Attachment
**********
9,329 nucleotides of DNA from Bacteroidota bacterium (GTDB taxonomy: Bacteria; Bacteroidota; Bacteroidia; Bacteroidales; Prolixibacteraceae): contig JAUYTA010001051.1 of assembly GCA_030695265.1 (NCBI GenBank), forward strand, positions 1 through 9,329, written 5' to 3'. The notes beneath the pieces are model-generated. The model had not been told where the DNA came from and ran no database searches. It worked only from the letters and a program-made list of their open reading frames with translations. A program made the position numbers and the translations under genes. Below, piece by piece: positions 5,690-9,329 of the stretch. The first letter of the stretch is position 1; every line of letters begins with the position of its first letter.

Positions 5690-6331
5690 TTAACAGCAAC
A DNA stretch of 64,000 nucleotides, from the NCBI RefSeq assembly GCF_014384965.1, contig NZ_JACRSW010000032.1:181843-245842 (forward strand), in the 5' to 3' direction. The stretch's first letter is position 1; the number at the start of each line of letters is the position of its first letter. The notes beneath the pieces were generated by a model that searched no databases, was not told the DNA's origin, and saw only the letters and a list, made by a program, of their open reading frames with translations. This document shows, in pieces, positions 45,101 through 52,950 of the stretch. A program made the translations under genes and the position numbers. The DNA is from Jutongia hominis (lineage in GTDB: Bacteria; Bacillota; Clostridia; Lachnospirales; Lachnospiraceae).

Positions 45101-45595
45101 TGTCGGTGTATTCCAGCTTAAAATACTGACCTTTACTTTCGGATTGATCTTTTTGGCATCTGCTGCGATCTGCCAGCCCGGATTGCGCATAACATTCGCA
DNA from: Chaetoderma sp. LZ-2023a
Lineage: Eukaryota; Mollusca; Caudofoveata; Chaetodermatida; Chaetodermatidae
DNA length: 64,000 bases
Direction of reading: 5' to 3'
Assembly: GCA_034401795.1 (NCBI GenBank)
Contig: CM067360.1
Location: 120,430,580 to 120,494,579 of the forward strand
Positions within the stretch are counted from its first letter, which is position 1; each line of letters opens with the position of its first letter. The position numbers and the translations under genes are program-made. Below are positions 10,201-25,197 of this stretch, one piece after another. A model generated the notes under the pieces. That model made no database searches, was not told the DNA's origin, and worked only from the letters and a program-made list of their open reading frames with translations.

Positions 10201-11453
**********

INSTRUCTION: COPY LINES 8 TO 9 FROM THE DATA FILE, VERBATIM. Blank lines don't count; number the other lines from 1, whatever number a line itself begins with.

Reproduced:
Lineage: Eukaryota; Mollusca; Caudofoveata; Chaetodermatida; Chaetodermatidae
DNA length: 64,000 bases